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Pat Piper has made a career learning something new. As a journalist in the news business, “something new” occurs every hour so he’s becoming an expert at understanding stuff he never thought about. Learning became a common word in “Future Talk: Conversations About Tomorrow” (Warner Books), the popular book he ghostwrote with Larry King as […]

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[Wednesday September 4, 2013]

By on February 12, 2014 in See It Here, The Way I See It, Writing

I watched the Senate Foreign Relations Committee hearing with Secretary of State Kerry, Defense Secretary Hagel and Joint Chiefs chairman General Dempsey make the case for a limited bombing of Syria as a result of proof chemical weapons had been used.

Critics will say I’m making the same case about the most overused phrase in the history of civilization (“send a message”) just as I did in my last post. Rather than debate this, I’m going to just agree so we can get to my concern faster.

Everyone in front of the senators, and most of the senators themselves, used these tired, meaningless and now-nonsensical three words to ad nauseum: send a message.

There was concern about the message we would send by sending cruise missiles to chemical weapons delivery systems. There was angst about the message we send to allies if we don’t do a darn thing. There was hand-wringing over the message we send to Iran if we “degrade” Syrian president Bashar Hafez al-Assad’s regime. Secretary of State Kerry refused to disclose what was meant by “degrade” which would be addressed in a closed session—in other words, without Wolf Blitzer doing play-by-play in between commercials for Ram Trucks.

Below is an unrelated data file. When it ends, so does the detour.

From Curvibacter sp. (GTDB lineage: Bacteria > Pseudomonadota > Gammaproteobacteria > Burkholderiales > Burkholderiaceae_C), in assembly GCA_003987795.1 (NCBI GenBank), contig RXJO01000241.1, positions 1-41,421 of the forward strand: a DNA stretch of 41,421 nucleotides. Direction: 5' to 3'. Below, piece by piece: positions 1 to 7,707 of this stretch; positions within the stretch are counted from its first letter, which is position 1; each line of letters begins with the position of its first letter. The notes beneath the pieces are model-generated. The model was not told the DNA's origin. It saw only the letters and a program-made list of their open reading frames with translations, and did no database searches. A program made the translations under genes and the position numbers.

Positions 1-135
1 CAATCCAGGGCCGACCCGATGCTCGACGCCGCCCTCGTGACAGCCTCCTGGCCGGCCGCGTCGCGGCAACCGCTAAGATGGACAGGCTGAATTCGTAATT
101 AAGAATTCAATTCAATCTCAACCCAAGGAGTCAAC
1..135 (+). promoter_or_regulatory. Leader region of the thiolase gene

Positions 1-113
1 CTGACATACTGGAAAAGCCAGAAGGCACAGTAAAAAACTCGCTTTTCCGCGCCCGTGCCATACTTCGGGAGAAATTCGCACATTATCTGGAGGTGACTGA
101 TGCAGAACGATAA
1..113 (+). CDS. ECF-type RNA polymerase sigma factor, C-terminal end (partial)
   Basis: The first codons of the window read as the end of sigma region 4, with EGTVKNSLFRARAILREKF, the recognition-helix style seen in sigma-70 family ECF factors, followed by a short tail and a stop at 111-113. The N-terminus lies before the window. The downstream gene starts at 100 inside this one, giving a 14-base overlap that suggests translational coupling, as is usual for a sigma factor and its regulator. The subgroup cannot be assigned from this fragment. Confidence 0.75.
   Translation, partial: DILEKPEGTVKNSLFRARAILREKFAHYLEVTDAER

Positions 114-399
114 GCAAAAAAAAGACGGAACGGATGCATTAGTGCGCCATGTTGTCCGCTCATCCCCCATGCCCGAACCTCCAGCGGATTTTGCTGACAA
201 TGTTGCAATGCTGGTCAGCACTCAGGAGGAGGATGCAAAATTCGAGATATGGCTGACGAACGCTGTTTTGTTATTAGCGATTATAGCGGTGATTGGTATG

Here’s the question about all of this message sending: If nobody gets the message, why do we worry about sending it? Mr. Assad isn’t being targeted so there’s no message to be received. If he was being targeted, we wouldn’t (hopefully) tell him so he still wouldn’t get a message although I’d say the smart money is someone in Damascus is setting up a way to get a laser sight on Assad’s forehead.

The message I received after three hours of watching is that Teresa Heinz Kerry, sitting behind her husband, was ready to get out of Capitol Hill as soon as possible after the first twenty minutes.

I understand “send a message,” like “at the end of the day” is part of politics-talk. It is time however to communicate and this can’t be done if the eyes of the person getting the message or those of the American people who are trying to understand the message, are glazed over.

Will it change? Of course not. But man if it did, that would be awesome—-oh no.

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